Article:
I’ve decided I need to be a better person. If heaven is anything like last weekend’s Wings, Waves & Woods Festival in Deer Isle and Stonington, I would like to spend eternity there. I’ve pitched in with the festival since its inception. But in all the years I’ve guided in the area, I’ve never had such consistently incredible weather as this year’s event. I’ve done the festival in rain and sun. Sun is better.
This year’s birding festival broke new ground. Besides the usual morning walks, I was privileged to lead the first-ever birding stroll on Isle au Haut. Saturday’s faultless weather made it easy to spot the black guillemots from the mail boat on our ride to the island. This pigeon-sized seabird is the only member of the puffin family to nest along the mainland and it is generally easy to see from shore. In summer, they are all black, save for white wing patches and bright red feet. Our boat also skirted past a few surf and black scoters. These sea ducks breed farther north, but they are in no hurry to get there and they usually make the list of birds seen during the festival in mid May.
The walk on Isle au Haut was infested with black-throated green and magnolia warblers and we were forced to endure many excellent, close views. The highlight was a family of white-winged crossbills. Crossbills can nest in any season, whenever there is sufficient food; they are not limited to summer. As we watched, the streaky brown youngsters stayed close to dad while feeding atop the spruce. Sadly, this probably means we won’t get to observe crossbill fornication this summer. These finches are the champions of exhibitionism. Typically, the female sits at the top of a bare tree for the entire world to see and invites copulation. The male naturally obliges the little hussy.
Sunday was also a new experience, as the festival tried out a birding-by-kayak adventure. We departed the dock at Old Quarry Adventures at 9 a.m. onto a flat calm sea. Conditions were so extraordinary that we hugged the shoreline and called out the birds we were hearing just for fun. How often do you add eight warblers, two finches, and one crossbill species to an ocean trip list?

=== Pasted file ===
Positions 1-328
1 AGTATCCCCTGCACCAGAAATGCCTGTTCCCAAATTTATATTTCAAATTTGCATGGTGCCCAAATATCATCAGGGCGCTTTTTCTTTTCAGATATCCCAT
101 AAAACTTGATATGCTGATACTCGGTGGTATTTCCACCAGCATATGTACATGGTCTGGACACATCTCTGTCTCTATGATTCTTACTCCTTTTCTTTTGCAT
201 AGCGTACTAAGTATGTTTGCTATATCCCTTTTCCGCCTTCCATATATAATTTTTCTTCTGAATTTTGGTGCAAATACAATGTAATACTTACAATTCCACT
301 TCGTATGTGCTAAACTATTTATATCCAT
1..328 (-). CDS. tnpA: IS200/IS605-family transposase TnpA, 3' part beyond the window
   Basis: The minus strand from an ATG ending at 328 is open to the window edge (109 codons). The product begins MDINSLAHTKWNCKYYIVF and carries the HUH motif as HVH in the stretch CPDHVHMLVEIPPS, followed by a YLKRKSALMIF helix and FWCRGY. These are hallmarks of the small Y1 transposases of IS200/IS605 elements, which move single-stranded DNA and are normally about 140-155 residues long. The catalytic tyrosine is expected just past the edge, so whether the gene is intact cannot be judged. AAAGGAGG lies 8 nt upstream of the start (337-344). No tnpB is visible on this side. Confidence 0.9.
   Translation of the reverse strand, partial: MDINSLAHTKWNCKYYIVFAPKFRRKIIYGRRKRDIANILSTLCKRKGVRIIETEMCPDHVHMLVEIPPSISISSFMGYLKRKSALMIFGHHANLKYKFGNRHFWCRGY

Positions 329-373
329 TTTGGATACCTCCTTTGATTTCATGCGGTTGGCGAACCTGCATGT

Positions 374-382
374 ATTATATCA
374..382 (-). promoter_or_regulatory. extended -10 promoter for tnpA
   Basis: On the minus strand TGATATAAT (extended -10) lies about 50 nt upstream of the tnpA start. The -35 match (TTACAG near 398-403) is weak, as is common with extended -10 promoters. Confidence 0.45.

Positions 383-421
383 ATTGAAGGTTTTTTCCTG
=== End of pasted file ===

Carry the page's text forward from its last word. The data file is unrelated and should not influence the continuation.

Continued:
However, my real quest was for purple sandpipers. These plump shorebirds breed in the high arctic. Since it remains frozen up there for a long time, they don’t leave their winter grounds in Maine until about Memorial Day. I’ve always scored a few during the festival and I was irked that I couldn’t spot any from the mail boat this year. OK, now it’s personal.
So I increased my vigilance throughout the paddle. A couple of flocks of black-bellied plovers roosting on ledges gave us hope. Finally, as we rounded the far side of an island known as Hell’s Half Acre, I spotted the telltale bumps on a rock a thousand yards away. Bingo. About 20 purple sandpipers let us paddle right up to the ledge. Like most arctic breeders, they are not wary of people. About this time, an increasing number of harbor seals popped their heads out of the water around us, letting their curiosity overcome their natural distrust of kayaks. Seals have little dread of lobster boats, but perhaps kayaks look too much like killer whales.
Ultimately, the best parts of the festival may have been the parts I didn’t go on. Two festival boat trips to Seal Island enjoyed the same great weather and calm sea. Loads of Atlantic puffins, razorbills, guillemots and great cormorants were waiting for them when they got there. Numerous common and arctic terns patrolled the skies overhead. Annually, this trip is the first puffin tour in Maine and it seldom disappoints.
No, wait. The best part of the festival was sitting with friends on the deck of Inn On The Harbor in Stonington on Saturday afternoon, first enjoying innkeeper Christina Shipp’s good coffee, later devouring local pizza. The inn is so peaceful, scenic and luxurious that I even go there during a snowstorm in winter just to snuggle in.
And that is the secret to the festival’s success. It is a community event timed to coincide with the exact moment the birds are returning. Throw in a little local art, ambience and Nervous Nellie’s Jams & Jellies, and watch the popularity grow. I had birders from Michigan and Missouri on my walks this year. The word is spreading.
Bob Duchesne serves in the Maine Legislature, is president of the Penobscot Valley Chapter of Maine Audubon, created the Maine Birding Trail and is the author of the trail guidebook of the same name. He can be reached at firstname.lastname@example.org.